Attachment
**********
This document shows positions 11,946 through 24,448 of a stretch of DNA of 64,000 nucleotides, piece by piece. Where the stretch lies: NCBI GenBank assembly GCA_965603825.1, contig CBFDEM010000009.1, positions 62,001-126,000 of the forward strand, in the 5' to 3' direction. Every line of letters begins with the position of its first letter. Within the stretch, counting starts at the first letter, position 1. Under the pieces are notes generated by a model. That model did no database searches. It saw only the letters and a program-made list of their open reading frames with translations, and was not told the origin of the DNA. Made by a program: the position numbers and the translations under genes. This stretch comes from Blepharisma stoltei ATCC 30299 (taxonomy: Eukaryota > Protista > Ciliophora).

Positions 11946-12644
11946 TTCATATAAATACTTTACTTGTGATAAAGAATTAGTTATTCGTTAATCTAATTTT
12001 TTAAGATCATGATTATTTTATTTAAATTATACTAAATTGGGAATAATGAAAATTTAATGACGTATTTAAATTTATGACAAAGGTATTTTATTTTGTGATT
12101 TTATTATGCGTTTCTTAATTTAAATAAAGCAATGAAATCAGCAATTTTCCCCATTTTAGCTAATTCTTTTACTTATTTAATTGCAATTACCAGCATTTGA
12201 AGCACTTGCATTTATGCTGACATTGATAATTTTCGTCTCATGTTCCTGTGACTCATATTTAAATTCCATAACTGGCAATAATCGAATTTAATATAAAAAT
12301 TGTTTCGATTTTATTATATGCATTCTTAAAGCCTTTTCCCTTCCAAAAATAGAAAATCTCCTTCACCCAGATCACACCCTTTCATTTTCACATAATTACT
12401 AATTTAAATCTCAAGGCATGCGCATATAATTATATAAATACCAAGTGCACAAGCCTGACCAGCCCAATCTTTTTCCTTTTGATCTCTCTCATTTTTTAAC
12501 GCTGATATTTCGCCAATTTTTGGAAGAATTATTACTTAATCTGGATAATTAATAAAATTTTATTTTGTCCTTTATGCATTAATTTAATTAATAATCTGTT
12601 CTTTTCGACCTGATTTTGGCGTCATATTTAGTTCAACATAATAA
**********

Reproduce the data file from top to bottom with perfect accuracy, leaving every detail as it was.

This document shows positions 11,946 through 24,448 of a stretch of DNA of 64,000 nucleotides, piece by piece. Where the stretch lies: NCBI GenBank assembly GCA_965603825.1, contig CBFDEM010000009.1, positions 62,001-126,000 of the forward strand, in the 5' to 3' direction. Every line of letters begins with the position of its first letter. Within the stretch, counting starts at the first letter, position 1. Under the pieces are notes generated by a model. That model did no database searches. It saw only the letters and a program-made list of their open reading frames with translations, and was not told the origin of the DNA. Made by a program: the position numbers and the translations under genes. This stretch comes from Blepharisma stoltei ATCC 30299 (taxonomy: Eukaryota > Protista > Ciliophora).

Positions 11946-12644
11946 TTCATATAAATACTTTACTTGTGATAAAGAATTAGTTATTCGTTAATCTAATTTT
12001 TTAAGATCATGATTATTTTATTTAAATTATACTAAATTGGGAATAATGAAAATTTAATGACGTATTTAAATTTATGACAAAGGTATTTTATTTTGTGATT
12101 TTATTATGCGTTTCTTAATTTAAATAAAGCAATGAAATCAGCAATTTTCCCCATTTTAGCTAATTCTTTTACTTATTTAATTGCAATTACCAGCATTTGA
12201 AGCACTTGCATTTATGCTGACATTGATAATTTTCGTCTCATGTTCCTGTGACTCATATTTAAATTCCATAACTGGCAATAATCGAATTTAATATAAAAAT
12301 TGTTTCGATTTTATTATATGCATTCTTAAAGCCTTTTCCCTTCCAAAAATAGAAAATCTCCTTCACCCAGATCACACCCTTTCATTTTCACATAATTACT
12401 AATTTAAATCTCAAGGCATGCGCATATAATTATATAAATACCAAGTGCACAAGCCTGACCAGCCCAATCTTTTTCCTTTTGATCTCTCTCATTTTTTAAC
12501 GCTGATATTTCGCCAATTTTTGGAAGAATTATTACTTAATCTGGATAATTAATAAAATTTTATTTTGTCCTTTATGCATTAATTTAATTAATAATCTGTT
12601 CTTTTCGACCTGATTTTGGCGTCATATTTAGTTCAACATAATAA